Margaret Atwood Reading Month 2018: Week One (Beginnings) #MARM
Welcome to Margaret Atwood Reading Month, to our chat about beginnings and first encounters. I’m looking forward to hearing about how other readers first discovered her and her work. As for me, I read her early work in a burst and it’s hard to remember what was the initial pull.
Perhaps the idea of a young woman’s face on the cover was a draw in the mid-80s when I was a teenager. Most of my English texts were written by male authors, so that may have been appealing. Especially with that direct gaze, and a halo of curls which my straight-haired younger-self would have envied immensely.
Perhaps it was the arrangement of dates, which looked like a diary and would have immediately appealed to me (thanks to Norma Fox Mazer and Lois Lowry and other children’s writers who had drawn me in with letters and lists and other written things).
Perhaps it was the scene in the museum, in the gallery of dinosaurs, in the museum in Toronto, which I had already visited several times as a young girl (even though the T-Rex was awfully menacing and the bat cave was dark and frightening – it still is).
Perhaps it was simply the first lines: “I don’t know how I should live. I don’t know how anyone should live. All I know is how I do live.” All that uncertainty: it likely would have appealed to me as a teenager, especially with the idea that, printed in a proper book, there might be an answer to follow, an answer I could pursue while still seeming to know exactly what I was all about in the real world.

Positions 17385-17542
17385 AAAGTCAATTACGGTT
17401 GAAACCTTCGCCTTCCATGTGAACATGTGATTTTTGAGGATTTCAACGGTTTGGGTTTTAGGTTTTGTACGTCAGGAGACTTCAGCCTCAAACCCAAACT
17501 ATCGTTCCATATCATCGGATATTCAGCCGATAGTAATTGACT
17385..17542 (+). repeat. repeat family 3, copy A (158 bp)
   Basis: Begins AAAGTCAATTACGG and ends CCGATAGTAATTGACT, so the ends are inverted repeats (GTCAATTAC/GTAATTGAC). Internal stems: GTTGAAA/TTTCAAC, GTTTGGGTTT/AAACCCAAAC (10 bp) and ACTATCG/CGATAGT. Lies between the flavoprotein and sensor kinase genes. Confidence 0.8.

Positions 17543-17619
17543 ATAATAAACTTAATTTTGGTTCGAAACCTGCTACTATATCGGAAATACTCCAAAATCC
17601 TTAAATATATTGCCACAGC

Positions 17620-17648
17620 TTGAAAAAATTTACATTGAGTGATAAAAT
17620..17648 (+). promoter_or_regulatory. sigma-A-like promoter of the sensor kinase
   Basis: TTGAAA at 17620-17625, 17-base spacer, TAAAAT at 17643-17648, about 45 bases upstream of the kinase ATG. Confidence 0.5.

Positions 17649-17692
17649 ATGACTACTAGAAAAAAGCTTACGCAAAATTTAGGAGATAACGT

The Edible Woman, Surfacing and Lady Oracle were all read in short order and there was something there which pulled me back for more (although I studiously avoided Dancing Girls, perhaps because short stories still seemed closer to school readers and anthologies than a proper adult novel).
The blurb on the back of my copy reads: “Margaret Atwood has the knack of getting right inside the souls of her characters and creating people who are literally unforgettable.” (Also, there’s Germaine Greer: “One of the most important writers in English today.”) But, honestly, I’ve forgotten nearly everything about Life before Man. I think it’s time for a reread.